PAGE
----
43,439 reasons to use append() correctly

The .append() method is perhaps the most misused of all jQuery methods. While an extremely useful and easy method to work with, it dramatically affects the performance of your page. When misused, the .append() method can cripple your JavaScript code's performance. When used well, it'll keep your script humming along.

Here is a typical example of append misuse:

[js]var arr = reallyLongArray; $.each(arr, function(count, item) { var newTd = $('').html(item).attr('name','pieTD'); var newTr = $(''); newTr.append(newTd); $('table').append(newTr); });[/js]

Ran Once: Profile (308.697ms, 17861 calls, Firefox 3.06)
Ran in a for loop 100 times: Profile (51782.295ms, 1805100 calls)

If you're coming from Prototype to jQuery, chances are this looks quite natural to you. It's the way that Prototype does node creation/insertion, but with a little bit of jQuery chaining thrown in. Let's see how we can improve this.

[js]var arr = reallyLongArray; $.each(arr, function(count, item) { var newTr = '' + item + ''; $('table').append(newTr); });[/js]

Ran Once: Profile (107.458ms, 3991 calls, Firefox 3.06)
Loop of 100: Profile (21641.336ms, 399100 calls)

Whoa! Nearly a 3x difference, and much simpler to look at. jQuery can take more then one node at a time and create them all at once. You also don't need to wrap it in $() before appending it. jQuery knows what to do. But wait, there's more!

[js]var arr = reallyLongArray; var textToInsert = ''; $.each(arr, function(count, item) { textToInsert += '' + item + ''; }); $('table').append(textToInsert);[/js]

Ran Once: Profile (30.792ms, 778 calls, Firefox 3.06)
Loop of 100: Profile (8505.37ms, 77800 calls)

Taking full advantage of the ability of jQuery to insert a chunk of html in a string means only having to call insert once. It's much quicker, with an approximately 9-10x speed increase from the initial algorithm! This will be fast enough for 95% of cases, but for strings with lots of string concatenation… Wait, there's more!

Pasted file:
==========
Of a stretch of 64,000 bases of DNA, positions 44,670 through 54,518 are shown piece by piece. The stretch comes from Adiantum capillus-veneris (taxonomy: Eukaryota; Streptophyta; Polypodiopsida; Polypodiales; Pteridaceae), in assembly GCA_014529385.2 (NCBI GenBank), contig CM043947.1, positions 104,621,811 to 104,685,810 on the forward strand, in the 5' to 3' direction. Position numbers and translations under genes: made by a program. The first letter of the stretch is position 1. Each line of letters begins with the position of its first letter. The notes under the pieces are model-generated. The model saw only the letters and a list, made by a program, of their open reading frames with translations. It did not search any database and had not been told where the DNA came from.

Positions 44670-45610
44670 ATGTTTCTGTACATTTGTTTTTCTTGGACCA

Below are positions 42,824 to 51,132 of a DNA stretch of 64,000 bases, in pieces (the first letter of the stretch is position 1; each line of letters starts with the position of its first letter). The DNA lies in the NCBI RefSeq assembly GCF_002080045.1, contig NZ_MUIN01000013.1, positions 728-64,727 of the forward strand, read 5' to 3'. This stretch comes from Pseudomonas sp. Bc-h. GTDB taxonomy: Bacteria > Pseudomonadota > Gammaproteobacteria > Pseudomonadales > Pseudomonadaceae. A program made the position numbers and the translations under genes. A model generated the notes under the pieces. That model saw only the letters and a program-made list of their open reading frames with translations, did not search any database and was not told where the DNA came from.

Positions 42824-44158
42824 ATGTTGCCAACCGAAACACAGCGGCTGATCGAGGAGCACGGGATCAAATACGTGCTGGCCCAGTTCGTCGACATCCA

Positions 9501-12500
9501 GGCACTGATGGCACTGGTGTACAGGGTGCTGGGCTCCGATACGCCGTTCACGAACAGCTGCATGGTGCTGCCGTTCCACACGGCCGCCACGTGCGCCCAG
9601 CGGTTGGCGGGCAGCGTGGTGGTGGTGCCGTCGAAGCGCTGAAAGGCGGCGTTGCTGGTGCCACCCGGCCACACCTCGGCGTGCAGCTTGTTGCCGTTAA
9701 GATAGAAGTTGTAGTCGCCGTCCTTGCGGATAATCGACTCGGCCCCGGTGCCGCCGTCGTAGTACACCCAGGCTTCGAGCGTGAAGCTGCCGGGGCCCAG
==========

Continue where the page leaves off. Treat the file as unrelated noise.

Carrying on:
[js]var arr = reallyLongArray; var textToInsert = []; var i = 0; $.each(arr, function(count, item) { textToInsert[i++] = ''; textToInsert[i++] = item; textToInsert[i++] = ''; }); $('table').append(textToInsert.join(''));[/js]

Credit for this one goes to Michael Geary
Ran Once: Profile (29.724ms, 778 calls, Firefox 3.06)
Loop of 100: Profile (8298.699ms, 77800 calls)

This version is a bit harder to understand, as the html is not in an easy to read format, and the results vary by browser* (see below for further analysis), but in most current and next generation browsers, adding to an array and joining it into a string at the end is quicker then doing string concatenations. So, if you are looping through a large number of string concatenation and need some more speed, you should consider this method. So, now we're done, right? This is as blazingly fast as we can get it? Not quite.

[js]var arr = reallyLongArray; var textToInsert = []; var i = 0; var length = arr.length; for (var a = 0; a < length; a += 1) { textToInsert[i++] = ''; textToInsert[i++] = arr[a]; textToInsert[i++] = ' < /tr>' ; } $('table').append(textToInsert.join(''));[/js]

Ran Once: Profile (29.72ms, 587 calls, Firefox 3.06)
Loop of 100: Profile (8274.359ms, 58700 calls)

As handy as .each() is for small loops, calling a function that executes a callback inside of a loop will always be slower than just creating the loop in pure JavaScript. The difference here isn't so noticeable because the array I used only has a length of 190, but for really large loops it makes a measurable difference. In addition, while the difference is very slight (.000062 vs .000037 ms over 1,000,000 empty loops), it is quicker to save the array length in a variable and use it instead of looking up an object property every loop (thanks Karl Swedberg!).